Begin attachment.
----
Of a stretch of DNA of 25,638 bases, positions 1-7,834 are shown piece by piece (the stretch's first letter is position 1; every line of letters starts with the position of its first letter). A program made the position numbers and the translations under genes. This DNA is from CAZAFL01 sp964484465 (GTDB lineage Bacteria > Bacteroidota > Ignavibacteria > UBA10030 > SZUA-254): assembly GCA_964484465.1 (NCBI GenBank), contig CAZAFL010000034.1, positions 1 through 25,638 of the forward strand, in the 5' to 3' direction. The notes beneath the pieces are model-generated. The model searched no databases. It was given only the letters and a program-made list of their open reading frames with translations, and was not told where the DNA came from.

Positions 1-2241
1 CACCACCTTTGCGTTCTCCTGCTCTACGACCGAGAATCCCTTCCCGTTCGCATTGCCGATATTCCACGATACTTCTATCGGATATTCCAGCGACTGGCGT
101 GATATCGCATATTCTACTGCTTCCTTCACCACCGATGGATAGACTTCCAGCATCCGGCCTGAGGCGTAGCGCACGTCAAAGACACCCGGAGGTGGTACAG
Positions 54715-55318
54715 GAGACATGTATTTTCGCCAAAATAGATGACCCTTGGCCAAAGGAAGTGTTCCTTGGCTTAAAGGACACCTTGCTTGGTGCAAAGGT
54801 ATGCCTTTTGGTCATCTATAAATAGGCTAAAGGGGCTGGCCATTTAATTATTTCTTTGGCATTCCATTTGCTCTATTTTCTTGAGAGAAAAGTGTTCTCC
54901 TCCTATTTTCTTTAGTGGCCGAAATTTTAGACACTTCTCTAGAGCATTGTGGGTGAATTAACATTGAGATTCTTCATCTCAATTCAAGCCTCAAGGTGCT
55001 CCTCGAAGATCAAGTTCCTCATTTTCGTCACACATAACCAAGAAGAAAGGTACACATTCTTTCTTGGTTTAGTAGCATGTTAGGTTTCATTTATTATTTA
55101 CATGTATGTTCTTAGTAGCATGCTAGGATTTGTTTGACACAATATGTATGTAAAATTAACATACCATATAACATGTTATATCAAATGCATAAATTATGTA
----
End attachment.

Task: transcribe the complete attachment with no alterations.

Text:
Of a stretch of DNA of 25,638 bases, positions 1-7,834 are shown piece by piece (the stretch's first letter is position 1; every line of letters starts with the position of its first letter). A program made the position numbers and the translations under genes. This DNA is from CAZAFL01 sp964484465 (GTDB lineage Bacteria > Bacteroidota > Ignavibacteria > UBA10030 > SZUA-254): assembly GCA_964484465.1 (NCBI GenBank), contig CAZAFL010000034.1, positions 1 through 25,638 of the forward strand, in the 5' to 3' direction. The notes beneath the pieces are model-generated. The model searched no databases. It was given only the letters and a program-made list of their open reading frames with translations, and was not told where the DNA came from.

Positions 1-2241
1 CACCACCTTTGCGTTCTCCTGCTCTACGACCGAGAATCCCTTCCCGTTCGCATTGCCGATATTCCACGATACTTCTATCGGATATTCCAGCGACTGGCGT
101 GATATCGCATATTCTACTGCTTCCTTCACCACCGATGGATAGACTTCCAGCATCCGGCCTGAGGCGTAGCGCACGTCAAAGACACCCGGAGGTGGTACAG
Positions 54715-55318
54715 GAGACATGTATTTTCGCCAAAATAGATGACCCTTGGCCAAAGGAAGTGTTCCTTGGCTTAAAGGACACCTTGCTTGGTGCAAAGGT
54801 ATGCCTTTTGGTCATCTATAAATAGGCTAAAGGGGCTGGCCATTTAATTATTTCTTTGGCATTCCATTTGCTCTATTTTCTTGAGAGAAAAGTGTTCTCC
54901 TCCTATTTTCTTTAGTGGCCGAAATTTTAGACACTTCTCTAGAGCATTGTGGGTGAATTAACATTGAGATTCTTCATCTCAATTCAAGCCTCAAGGTGCT
55001 CCTCGAAGATCAAGTTCCTCATTTTCGTCACACATAACCAAGAAGAAAGGTACACATTCTTTCTTGGTTTAGTAGCATGTTAGGTTTCATTTATTATTTA
55101 CATGTATGTTCTTAGTAGCATGCTAGGATTTGTTTGACACAATATGTATGTAAAATTAACATACCATATAACATGTTATATCAAATGCATAAATTATGTA